My son would guess: “Does computer have one syllable? Does cake have two?” It was astonishing to see all the ways he would contort his speech to make the syllable claps fit the word. 

When children can’t hear syllables, it makes reading programs that focus on syllables almost impossible. 

Does this sound like your child?

If this sounds like your child, I encourage you to keep reading. Some children, like my son, have both auditory processing delays, and the other challenge that we’ll cover tomorrow.

But if this sounds like your child, only one reading program on the market is going to help your child. Every Orton-Gillingham program, supposedly the “gold standard” for struggling readers, focuses on syllable division and rule memorization. For a student who has a hard time hearing and remembering the letters themselves, loading them down with rules is unhelpful at best, and destructive at worst.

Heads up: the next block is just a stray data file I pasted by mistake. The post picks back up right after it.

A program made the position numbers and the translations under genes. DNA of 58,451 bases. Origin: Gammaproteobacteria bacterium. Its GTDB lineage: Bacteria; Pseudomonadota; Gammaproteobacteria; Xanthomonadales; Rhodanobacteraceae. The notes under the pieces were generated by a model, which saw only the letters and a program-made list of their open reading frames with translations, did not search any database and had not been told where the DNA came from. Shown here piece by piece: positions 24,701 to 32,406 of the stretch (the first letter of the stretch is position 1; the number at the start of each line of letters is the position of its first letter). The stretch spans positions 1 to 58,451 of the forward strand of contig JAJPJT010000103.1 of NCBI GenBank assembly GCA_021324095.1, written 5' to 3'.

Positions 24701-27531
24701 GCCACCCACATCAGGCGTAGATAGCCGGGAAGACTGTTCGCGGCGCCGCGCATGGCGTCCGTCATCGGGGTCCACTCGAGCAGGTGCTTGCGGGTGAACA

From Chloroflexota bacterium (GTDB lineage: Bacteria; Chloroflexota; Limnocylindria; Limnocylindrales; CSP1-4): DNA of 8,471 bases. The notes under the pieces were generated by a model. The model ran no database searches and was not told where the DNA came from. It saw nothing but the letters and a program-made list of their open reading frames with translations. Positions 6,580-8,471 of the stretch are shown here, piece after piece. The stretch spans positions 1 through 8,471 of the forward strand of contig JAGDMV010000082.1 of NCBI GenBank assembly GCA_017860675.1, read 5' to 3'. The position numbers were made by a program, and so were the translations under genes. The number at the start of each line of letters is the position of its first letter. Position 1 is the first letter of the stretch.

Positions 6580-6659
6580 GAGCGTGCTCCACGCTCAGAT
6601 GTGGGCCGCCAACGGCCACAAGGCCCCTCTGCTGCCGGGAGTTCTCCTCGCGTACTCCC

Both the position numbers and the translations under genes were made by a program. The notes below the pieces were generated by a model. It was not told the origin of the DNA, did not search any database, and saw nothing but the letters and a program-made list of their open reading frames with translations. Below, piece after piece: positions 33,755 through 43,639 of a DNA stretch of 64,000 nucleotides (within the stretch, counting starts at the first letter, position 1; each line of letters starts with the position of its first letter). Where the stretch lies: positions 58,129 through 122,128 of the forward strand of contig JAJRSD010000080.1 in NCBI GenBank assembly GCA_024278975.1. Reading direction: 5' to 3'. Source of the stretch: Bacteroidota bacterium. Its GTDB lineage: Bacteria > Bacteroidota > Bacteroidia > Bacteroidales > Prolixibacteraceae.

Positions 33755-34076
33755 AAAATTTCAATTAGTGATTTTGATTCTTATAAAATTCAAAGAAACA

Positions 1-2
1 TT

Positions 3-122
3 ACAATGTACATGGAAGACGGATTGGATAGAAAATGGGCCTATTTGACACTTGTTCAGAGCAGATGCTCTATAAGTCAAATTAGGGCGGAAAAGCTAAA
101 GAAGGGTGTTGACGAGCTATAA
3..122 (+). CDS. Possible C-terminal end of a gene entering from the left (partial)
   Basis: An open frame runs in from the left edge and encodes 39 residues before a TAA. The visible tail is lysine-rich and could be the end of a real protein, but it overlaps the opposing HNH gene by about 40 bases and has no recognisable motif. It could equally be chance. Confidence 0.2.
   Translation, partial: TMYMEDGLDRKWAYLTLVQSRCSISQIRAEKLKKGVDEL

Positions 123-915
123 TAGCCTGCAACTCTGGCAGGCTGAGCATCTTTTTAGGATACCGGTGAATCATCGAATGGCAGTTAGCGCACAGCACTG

I am thrilled that a program exists that acknowledges and allows struggling readers to move forward, even with delayed auditory processing. 

The Happy Cheetah Reading System is designed to get your child up to speed as quickly as possible.  happycheetah.com

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BABY STEPS

I Am Not a Baby

Written by Bob Smith

Illustrated by Victoria M.

This is a short, cute picture book written from the point of view of a toddler. Preschoolers and toddlers are constantly trying to demonstrate they can do things independently. In this tale, Mike sets out to prove he can do everything adults can do. While the pictures and story clearly demonstrate that is not the case, Mike gives his readers inspiration and confidence.

Recommended as a bedtime story or read-aloud book to encourage self-esteem for two to five-year-olds.

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#SUCCESSINSIGHT